Everyone's so politically high-minded these days that not a day passes in which I do not hear of this group or that one "boycotting" something. Most of the times, it's something stupid - both the boycott and the reason(s) for it - and it makes me angry. The news, in general, has gotten so that it physically affects me - I have, at times, been shaking with rage or doubled-over with stomach cramps from unease and dread. Really!
Now, since 2006, I have run several blogs, many of which depend on my reading the news for stories of interest to discuss, so this extreme reaction was definitely something new. I can't pinpoint the exact date on which it started but I attribute the beginnings to the last Presidential election which was about as divisive as any I can recall in my lifetime. I certainly got worked-up over news items before this but it was rare enough that it didn't disrupt my daily life or overthrow my mental processes.
Finally, I snapped. And turned off the news.
For the last couple of months, I have been "boycotting" the news - not just mainstream outlets but all sources. Well not entirely, as my homepage has news headlines from several sources, but I only skimmed those and refrained from clicking-through on all but a handful of occasions. I also clicked-through on news items posted by those I have Friended or Follow on Facebook (Twitter is also on this "boycott" list for obvious reasons). It was only the other day that I returned to actually reading the news. I even watched Newsy a few times the past week and tune-in to Next News at 10pm for the Mike Salvi Show.
Shit, I watched the President lie to America's face on Jay fucking Leno yesterday without screaming at my TV! I talked to it rationally, but I did not scream at it.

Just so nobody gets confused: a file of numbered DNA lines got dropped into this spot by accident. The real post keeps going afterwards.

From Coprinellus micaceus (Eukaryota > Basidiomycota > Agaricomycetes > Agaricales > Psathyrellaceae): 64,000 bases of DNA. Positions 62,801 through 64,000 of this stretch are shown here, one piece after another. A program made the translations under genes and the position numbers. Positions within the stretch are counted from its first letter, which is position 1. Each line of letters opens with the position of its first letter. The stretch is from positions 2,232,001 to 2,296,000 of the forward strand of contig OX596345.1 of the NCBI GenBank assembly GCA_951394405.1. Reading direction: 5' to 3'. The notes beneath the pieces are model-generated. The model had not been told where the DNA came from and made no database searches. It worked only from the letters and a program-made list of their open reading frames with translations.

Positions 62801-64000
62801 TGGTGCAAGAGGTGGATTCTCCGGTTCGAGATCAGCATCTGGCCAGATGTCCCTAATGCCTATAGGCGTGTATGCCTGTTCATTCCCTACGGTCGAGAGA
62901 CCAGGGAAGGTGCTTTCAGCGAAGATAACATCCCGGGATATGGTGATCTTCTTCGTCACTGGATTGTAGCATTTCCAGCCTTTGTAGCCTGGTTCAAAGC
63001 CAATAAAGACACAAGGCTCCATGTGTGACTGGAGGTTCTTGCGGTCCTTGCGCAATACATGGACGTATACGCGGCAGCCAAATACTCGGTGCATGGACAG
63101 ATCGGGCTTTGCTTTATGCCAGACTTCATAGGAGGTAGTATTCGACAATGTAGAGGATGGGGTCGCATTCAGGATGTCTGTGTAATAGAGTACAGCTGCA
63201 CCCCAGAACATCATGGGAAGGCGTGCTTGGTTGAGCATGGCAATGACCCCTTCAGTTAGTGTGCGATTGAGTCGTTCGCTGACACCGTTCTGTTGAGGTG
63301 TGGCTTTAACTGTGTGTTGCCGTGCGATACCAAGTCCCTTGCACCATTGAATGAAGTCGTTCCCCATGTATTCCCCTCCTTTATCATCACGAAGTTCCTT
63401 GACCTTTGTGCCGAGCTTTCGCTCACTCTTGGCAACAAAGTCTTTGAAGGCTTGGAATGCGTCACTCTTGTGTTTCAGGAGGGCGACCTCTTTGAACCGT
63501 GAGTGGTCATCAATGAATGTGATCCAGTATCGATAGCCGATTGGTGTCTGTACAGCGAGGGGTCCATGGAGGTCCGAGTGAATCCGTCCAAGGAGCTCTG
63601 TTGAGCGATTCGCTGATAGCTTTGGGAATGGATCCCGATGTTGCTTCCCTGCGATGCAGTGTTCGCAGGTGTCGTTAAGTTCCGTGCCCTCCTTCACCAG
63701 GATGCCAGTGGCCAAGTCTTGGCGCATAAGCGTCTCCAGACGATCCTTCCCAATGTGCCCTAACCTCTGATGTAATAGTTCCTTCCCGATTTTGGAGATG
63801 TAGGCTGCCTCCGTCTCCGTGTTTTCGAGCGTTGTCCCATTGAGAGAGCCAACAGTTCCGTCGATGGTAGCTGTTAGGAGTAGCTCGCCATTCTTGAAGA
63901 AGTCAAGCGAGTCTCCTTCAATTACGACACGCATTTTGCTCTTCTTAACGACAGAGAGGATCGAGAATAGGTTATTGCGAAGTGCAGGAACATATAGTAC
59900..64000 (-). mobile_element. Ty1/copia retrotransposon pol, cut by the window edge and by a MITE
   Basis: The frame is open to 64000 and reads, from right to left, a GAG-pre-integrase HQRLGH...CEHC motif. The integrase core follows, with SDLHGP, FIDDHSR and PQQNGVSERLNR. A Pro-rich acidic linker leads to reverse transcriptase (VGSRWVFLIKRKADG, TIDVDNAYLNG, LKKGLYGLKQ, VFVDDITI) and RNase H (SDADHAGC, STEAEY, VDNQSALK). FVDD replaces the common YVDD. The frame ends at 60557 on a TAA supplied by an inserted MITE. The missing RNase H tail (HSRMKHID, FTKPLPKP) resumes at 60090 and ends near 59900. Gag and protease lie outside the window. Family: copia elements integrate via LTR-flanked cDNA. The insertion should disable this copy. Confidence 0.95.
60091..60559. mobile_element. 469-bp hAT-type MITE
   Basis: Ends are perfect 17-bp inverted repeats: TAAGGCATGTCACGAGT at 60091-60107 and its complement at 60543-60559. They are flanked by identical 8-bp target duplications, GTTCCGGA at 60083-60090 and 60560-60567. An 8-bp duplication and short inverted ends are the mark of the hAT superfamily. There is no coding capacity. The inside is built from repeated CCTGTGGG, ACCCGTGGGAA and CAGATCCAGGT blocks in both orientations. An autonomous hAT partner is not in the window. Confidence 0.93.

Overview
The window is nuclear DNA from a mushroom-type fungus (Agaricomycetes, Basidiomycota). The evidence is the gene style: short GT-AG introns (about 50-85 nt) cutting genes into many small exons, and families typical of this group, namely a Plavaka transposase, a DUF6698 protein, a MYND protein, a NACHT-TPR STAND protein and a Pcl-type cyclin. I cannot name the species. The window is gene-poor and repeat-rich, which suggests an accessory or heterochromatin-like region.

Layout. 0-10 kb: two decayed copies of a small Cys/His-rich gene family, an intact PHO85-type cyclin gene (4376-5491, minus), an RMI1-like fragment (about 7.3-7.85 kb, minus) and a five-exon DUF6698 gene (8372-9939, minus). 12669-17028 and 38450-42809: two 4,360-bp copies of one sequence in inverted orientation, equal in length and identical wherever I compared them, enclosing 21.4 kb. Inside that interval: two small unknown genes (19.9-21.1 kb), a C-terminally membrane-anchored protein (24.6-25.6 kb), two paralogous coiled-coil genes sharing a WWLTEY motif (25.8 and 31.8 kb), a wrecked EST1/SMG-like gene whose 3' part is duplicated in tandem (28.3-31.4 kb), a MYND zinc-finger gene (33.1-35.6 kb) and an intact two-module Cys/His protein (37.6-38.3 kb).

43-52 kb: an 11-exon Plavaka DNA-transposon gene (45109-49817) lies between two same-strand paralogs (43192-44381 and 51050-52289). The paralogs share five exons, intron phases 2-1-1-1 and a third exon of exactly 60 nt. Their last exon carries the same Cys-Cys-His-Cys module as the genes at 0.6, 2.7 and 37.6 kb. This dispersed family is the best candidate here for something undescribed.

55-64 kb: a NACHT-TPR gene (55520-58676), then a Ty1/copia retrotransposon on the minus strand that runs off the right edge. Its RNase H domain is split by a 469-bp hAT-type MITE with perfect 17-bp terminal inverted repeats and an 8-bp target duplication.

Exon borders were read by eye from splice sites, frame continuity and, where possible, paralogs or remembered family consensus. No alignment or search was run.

But even though I have managed to keep my food down these last few days, I saw a story just this morning that immediately started my head spinning and my mouth foaming. And I decided right then and there to resume my self-imposed, solo "boycott" of the news and its outlets.
Although there are days on which I feel hopelessly out of touch, I know that part of that can be attributed to missing the daily routine of scanning news sites and aggregators for items of interest. I will continue to sift through the detritus occasionally just to set my mind at ease and see what's what but, aside from that, I'm done - over it.
But I'm telling you: I feel much happier without it. I'm no longer irrationally afraid, justifiably angry at things I cannot change, or screaming at the idiots in the idiot box. I no longer rewrite the perfect comeback tweet to that day's troll as I drift into a broken slumber. It's kind of nice.
© C Harris Lynn, 2013